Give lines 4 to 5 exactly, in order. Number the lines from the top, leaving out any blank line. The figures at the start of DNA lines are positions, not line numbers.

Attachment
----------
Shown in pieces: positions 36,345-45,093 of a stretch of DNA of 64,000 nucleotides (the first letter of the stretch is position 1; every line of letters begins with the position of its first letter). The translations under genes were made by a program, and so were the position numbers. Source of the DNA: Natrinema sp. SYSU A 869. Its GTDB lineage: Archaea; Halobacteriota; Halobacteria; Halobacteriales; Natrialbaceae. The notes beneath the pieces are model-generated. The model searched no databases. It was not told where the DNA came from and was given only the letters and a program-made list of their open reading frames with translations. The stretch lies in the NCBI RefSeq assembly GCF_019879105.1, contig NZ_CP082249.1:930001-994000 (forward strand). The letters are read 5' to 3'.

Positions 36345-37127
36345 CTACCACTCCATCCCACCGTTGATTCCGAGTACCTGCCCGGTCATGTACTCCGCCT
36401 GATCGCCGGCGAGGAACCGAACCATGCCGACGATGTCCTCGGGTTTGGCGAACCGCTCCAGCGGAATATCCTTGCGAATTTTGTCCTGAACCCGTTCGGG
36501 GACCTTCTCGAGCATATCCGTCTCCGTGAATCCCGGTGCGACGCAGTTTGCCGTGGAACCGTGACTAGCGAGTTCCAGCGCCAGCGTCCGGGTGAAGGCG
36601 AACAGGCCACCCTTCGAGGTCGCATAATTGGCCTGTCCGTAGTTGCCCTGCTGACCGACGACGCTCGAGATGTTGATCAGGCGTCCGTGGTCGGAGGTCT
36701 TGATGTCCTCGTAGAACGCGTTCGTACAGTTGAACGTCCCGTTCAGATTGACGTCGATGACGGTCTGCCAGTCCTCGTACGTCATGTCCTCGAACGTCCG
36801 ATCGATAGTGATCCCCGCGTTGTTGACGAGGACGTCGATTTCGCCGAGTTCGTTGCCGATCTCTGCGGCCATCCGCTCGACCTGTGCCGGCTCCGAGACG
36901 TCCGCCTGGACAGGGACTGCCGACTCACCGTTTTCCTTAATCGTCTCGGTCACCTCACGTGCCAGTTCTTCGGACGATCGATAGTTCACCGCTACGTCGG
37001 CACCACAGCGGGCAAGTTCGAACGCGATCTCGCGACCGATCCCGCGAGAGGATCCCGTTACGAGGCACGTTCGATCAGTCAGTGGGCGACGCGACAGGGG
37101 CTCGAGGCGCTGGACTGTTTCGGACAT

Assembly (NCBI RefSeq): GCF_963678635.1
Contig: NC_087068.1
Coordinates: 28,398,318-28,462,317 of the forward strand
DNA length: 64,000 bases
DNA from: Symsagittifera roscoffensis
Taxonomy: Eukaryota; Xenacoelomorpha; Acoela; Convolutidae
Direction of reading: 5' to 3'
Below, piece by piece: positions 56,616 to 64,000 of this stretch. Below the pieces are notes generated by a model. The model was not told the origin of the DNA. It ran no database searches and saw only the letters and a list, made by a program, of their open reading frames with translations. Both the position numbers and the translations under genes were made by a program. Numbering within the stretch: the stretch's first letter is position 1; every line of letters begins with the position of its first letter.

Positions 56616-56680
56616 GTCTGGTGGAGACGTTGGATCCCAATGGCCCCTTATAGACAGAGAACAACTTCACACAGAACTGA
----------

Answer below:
36401 GATCGCCGGCGAGGAACCGAACCATGCCGACGATGTCCTCGGGTTTGGCGAACCGCTCCAGCGGAATATCCTTGCGAATTTTGTCCTGAACCCGTTCGGG
36501 GACCTTCTCGAGCATATCCGTCTCCGTGAATCCCGGTGCGACGCAGTTTGCCGTGGAACCGTGACTAGCGAGTTCCAGCGCCAGCGTCCGGGTGAAGGCG